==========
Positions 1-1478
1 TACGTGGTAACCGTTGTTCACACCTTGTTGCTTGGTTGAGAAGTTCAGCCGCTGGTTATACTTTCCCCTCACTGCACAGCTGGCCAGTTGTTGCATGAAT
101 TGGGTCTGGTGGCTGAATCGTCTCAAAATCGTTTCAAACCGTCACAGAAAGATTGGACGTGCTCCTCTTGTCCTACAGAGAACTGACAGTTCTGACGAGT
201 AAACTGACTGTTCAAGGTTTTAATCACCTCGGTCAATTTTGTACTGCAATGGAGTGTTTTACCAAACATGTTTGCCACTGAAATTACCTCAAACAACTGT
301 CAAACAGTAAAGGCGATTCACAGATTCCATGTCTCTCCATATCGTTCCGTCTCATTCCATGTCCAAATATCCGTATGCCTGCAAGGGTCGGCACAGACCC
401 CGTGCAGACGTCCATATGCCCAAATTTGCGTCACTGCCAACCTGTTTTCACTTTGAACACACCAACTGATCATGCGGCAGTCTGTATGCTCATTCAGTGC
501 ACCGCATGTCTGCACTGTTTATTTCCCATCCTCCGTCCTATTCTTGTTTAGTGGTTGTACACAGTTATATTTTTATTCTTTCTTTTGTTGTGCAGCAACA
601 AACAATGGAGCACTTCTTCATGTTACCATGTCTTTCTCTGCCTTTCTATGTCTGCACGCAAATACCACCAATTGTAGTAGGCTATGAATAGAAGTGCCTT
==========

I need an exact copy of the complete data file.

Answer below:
Positions 1-1478
1 TACGTGGTAACCGTTGTTCACACCTTGTTGCTTGGTTGAGAAGTTCAGCCGCTGGTTATACTTTCCCCTCACTGCACAGCTGGCCAGTTGTTGCATGAAT
101 TGGGTCTGGTGGCTGAATCGTCTCAAAATCGTTTCAAACCGTCACAGAAAGATTGGACGTGCTCCTCTTGTCCTACAGAGAACTGACAGTTCTGACGAGT
201 AAACTGACTGTTCAAGGTTTTAATCACCTCGGTCAATTTTGTACTGCAATGGAGTGTTTTACCAAACATGTTTGCCACTGAAATTACCTCAAACAACTGT
301 CAAACAGTAAAGGCGATTCACAGATTCCATGTCTCTCCATATCGTTCCGTCTCATTCCATGTCCAAATATCCGTATGCCTGCAAGGGTCGGCACAGACCC
401 CGTGCAGACGTCCATATGCCCAAATTTGCGTCACTGCCAACCTGTTTTCACTTTGAACACACCAACTGATCATGCGGCAGTCTGTATGCTCATTCAGTGC
501 ACCGCATGTCTGCACTGTTTATTTCCCATCCTCCGTCCTATTCTTGTTTAGTGGTTGTACACAGTTATATTTTTATTCTTTCTTTTGTTGTGCAGCAACA
601 AACAATGGAGCACTTCTTCATGTTACCATGTCTTTCTCTGCCTTTCTATGTCTGCACGCAAATACCACCAATTGTAGTAGGCTATGAATAGAAGTGCCTT